By default, there are a few Unity settings which provide ambient lighting.  The Window > Lighting > Settings, Environmental Lighting value needs to be set to the color black.  Environmental Reflections also need to be set to None and Intensity Multiplier set to 0.  These settings had to be disabled, otherwise it would still be possible to see all of the walls and mines on the screen.  For this game, I really wanted the player to use the headlight like a real flashlight to search for mines and see the walls, which made having complete darkness a necessity.

Power can be restored by picking up batteries.  I used a picture of a standard AA battery as a guide when modeling it in Blender.  One difference I made was that I applied the texture that I created as the emissive material, so that the batteries can be seen in the dark.  I felt that not having the batteries always visible would make finding them too difficult.  It also allows me to use the batteries as a guide to show the player where to go, similar to how coins are sometimes used in Mario games.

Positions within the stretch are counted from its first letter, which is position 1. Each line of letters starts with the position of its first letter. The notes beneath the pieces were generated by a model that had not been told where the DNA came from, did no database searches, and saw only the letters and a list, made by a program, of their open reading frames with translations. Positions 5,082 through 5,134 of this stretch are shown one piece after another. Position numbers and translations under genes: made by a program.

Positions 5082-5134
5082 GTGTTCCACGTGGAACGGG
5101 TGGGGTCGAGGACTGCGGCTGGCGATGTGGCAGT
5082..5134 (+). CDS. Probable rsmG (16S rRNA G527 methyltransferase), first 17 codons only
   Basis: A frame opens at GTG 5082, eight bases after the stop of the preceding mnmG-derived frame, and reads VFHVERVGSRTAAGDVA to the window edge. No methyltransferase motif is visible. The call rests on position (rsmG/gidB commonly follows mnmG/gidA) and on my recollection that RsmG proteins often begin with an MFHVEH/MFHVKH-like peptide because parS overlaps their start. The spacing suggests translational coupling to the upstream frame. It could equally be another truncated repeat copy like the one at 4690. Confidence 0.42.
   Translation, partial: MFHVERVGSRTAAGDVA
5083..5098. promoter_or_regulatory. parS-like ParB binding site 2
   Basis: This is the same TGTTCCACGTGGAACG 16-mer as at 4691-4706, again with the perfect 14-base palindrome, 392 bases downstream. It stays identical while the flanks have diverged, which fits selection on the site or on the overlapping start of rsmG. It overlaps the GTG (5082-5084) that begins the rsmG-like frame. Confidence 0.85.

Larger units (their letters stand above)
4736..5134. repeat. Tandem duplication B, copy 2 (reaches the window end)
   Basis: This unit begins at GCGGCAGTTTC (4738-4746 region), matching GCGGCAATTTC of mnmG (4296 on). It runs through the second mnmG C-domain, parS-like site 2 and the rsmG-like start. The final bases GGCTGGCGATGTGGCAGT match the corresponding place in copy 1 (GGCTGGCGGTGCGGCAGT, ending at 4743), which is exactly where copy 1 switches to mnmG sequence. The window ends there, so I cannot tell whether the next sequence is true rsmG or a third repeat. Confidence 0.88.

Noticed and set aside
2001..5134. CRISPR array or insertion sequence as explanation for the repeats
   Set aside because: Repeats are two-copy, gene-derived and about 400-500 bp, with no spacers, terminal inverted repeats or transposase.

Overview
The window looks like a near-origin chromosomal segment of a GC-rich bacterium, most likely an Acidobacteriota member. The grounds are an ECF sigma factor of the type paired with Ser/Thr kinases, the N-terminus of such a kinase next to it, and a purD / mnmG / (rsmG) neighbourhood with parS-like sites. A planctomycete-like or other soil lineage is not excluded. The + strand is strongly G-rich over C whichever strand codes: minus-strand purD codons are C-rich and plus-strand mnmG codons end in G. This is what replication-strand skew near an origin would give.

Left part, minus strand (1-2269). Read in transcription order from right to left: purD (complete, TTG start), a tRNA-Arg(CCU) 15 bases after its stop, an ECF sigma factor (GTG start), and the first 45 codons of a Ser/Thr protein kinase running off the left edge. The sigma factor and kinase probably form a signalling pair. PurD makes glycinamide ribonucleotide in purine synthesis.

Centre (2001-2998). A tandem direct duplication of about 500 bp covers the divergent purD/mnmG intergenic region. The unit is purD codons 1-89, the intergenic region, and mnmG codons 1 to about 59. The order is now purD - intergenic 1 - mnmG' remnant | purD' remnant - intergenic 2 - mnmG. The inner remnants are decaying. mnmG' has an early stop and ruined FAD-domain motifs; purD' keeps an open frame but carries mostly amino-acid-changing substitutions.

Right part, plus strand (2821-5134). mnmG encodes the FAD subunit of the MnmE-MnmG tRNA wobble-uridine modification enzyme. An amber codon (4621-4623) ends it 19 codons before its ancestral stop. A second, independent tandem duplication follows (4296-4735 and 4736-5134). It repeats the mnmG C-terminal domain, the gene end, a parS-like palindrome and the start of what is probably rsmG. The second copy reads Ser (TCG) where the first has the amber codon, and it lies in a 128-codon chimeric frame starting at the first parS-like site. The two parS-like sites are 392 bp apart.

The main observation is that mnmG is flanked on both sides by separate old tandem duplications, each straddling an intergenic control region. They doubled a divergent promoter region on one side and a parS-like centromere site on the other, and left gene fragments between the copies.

One new technique I learned for this game jam was creating a meter for the UI.  For many of my previous games, I would just display health and things like that as a numerical value, which is not visually appealing.  Earlier in the week, I watched a tutorial on making health bars with different shapes using the sprite mask option.  This looked much better than the scaling approach that I had used in my other games.  I wish I had learned how to do the sprite mask technique a long time ago.